independent to P3s but there is an opportunity to emphasize that when thinking about utility planning.
She added that there is also an opportunity to talk more about the innovative models that have to do with environmental impact
bonds or outcome-based performance and performance contracts that can shift risks onto third parties and pay them if they do
what they say they'll do. That was the basis of the charge, and next they will work on an outline. The outline will be drafted for this
group by the August meeting.
Mr. Sawyers - asked for clarification about the deliverable and whether they would provide a draft outline, a well-developed
outline, or a draft report before the August meeting.
Ms. Daniels - clarified that they would provide a well-developed outline.
Mr. Anderson - added something else to consider. P3s are typically used in contractual circumstances. They need to understand
where they're going and how to make it happen. The work group is also seeking ways to align those interests because, over time,
they aren't allocating risk but rather putting bumpers up to correct direction as necessary.

Mr. Rothstein - shared that he has been involved in P3s for a while and finds that this group has a unique perspective and level of
expertise and credibility to broach the subject. The National Council for Public-Private Partnerships (NCPPP) folks have an agenda to
move forward with other players in the game but there is an important opportunity to take advantage of this group's expertise and
understanding to tell a credible story about the role of P3s.
Ms. Downs - agreed that the board is in a unique position but having a compendium would be invaluable. There are many different
materials that people have published, but real examples would be valuable for people.
Mr. Weiss - added that the matrix deliverable they develop will be comprehensive.
Mr. Sawyers - concluded that, in the context of conversations from the morning sessions, that as they develop the report together,
they should think about things EPA and the federal family can put in place to respond to P3 issues. It is critically important that the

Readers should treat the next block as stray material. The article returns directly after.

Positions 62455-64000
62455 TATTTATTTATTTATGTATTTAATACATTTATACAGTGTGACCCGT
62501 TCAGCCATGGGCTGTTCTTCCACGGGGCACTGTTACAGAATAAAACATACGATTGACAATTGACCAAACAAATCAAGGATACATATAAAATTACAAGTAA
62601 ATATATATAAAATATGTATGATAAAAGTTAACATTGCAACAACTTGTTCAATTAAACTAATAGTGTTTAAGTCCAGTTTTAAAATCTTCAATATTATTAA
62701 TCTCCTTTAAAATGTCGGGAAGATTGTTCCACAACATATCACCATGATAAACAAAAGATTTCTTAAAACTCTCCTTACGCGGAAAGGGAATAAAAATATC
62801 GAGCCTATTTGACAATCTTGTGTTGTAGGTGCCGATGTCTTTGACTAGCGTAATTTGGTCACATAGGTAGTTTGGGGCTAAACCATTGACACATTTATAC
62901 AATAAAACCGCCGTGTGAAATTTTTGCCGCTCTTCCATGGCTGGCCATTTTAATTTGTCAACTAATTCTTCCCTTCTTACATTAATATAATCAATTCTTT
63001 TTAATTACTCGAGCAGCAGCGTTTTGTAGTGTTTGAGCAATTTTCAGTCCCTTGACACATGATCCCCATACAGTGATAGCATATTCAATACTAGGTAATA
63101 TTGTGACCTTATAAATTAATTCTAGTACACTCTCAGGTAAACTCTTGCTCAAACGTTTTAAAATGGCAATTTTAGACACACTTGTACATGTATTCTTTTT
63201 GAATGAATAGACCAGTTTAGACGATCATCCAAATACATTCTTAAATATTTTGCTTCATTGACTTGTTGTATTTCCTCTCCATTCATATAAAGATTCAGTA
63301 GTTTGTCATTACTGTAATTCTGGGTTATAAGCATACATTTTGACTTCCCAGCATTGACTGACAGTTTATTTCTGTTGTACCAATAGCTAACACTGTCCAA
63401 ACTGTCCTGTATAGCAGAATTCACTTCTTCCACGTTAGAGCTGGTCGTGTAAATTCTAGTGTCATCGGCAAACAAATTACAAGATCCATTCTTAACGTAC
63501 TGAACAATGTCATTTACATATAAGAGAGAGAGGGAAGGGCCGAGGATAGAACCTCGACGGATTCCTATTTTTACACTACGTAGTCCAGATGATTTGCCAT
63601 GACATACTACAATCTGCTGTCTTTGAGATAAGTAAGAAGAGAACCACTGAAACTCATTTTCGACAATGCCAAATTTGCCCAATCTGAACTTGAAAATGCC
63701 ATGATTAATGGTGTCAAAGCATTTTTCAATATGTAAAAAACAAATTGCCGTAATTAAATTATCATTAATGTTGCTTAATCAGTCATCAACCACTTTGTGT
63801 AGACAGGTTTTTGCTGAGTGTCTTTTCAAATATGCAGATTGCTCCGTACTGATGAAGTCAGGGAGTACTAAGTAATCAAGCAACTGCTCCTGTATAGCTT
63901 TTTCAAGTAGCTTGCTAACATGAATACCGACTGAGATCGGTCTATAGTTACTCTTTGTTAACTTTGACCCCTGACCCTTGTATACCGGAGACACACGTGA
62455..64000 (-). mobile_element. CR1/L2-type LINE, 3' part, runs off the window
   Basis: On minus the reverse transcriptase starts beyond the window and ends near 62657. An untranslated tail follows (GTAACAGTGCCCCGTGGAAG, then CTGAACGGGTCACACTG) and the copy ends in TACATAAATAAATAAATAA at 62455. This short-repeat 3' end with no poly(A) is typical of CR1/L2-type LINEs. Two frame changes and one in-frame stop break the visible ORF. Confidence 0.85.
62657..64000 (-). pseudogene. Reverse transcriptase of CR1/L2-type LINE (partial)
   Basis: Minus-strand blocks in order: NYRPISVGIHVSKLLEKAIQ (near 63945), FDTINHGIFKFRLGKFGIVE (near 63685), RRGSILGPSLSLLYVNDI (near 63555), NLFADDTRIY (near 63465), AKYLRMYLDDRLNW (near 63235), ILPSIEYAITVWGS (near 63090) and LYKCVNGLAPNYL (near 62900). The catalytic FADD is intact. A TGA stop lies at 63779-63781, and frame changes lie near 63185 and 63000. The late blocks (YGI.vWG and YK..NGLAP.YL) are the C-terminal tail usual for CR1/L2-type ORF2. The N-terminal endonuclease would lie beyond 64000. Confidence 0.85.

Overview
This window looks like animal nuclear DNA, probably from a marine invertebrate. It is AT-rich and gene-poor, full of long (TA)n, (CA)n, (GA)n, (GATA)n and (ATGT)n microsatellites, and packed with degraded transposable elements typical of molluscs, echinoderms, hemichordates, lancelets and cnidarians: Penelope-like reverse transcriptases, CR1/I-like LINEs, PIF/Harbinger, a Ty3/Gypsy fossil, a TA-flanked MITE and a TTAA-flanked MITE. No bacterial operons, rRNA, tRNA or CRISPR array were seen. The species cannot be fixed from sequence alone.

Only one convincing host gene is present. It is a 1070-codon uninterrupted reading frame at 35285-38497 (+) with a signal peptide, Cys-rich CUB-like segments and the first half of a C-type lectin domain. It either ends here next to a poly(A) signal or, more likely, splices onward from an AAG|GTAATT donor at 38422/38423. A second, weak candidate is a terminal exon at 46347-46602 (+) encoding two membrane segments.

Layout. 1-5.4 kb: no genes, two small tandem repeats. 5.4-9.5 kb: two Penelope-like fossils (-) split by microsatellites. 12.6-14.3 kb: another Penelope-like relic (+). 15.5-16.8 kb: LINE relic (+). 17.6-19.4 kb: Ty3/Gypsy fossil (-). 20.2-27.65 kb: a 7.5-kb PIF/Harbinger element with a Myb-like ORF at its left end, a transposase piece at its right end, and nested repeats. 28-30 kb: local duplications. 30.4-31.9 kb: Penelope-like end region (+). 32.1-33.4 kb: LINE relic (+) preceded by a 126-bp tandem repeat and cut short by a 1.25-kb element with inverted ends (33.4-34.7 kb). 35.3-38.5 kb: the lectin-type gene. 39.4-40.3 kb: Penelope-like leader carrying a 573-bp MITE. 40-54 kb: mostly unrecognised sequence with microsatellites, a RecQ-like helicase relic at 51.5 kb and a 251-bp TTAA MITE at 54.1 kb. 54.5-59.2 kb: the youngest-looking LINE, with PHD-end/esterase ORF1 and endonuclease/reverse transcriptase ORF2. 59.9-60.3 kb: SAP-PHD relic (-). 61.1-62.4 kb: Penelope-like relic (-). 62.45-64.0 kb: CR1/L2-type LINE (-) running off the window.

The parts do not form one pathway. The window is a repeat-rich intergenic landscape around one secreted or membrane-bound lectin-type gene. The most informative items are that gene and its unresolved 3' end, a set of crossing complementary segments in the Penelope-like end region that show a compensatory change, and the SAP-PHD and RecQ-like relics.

board doesn't necessarily take a single position but touches on the several issues the Agency and others should be considering. They
need something more than a skeleton approach and would appreciate a draft report by August.
EIFAIB Report Out: Backhaul Alaska Revenue Model Assessment
Hope Cupit
Joanne Throwe
Heather Himmelberger
Hope Cupit started the report out for the Backhaul Alaska Revenue Model Assessment charge. The group met to discuss the project
during the work group sessions on Day One. Ms. Cupit provided some background and history about the project - EPA funded
development of a program for stakeholders throughout Alaska to develop self-sustaining programs in the state. The statewide
backhaul plan consolidated input from the last three to four years representing tribes, recyclers, and non-profits. Untreated waste
burning is legal in Alaska and, due to the nature of transportation and geography, engineering logistics to maintain a landfill to
national standards is not feasible. Leeching of hazards or burning toxics are real issues in Alaska and it is a harsh reality of living in
these conditions. They established the SWAT program - Solid Waste Alaska Transport - which aims to find a way to make a
sustainable backhaul program. They also started developing an approach to get the private sector to pay to remove waste from
Alaska. The work group had a call with Gabriela Carvalho from EPA Region 10 to gather more information about how much backhaul
costs and who could pay for the program. The Indian Environmental General Assistance Program (IEGAP), enacted in 1992, is funding
the effort right now. IEGAP helps tribal governments manage local environmental programs through EPA. EPA was the first agency to
help Indian groups with waste systems. By 2000 there was pressure from tribal leaders to include a wider array of activities under
their support, so in 2002 Congress said IEGAP could be used for backhaul and waste programs. In 2013, IEGAP guidance was released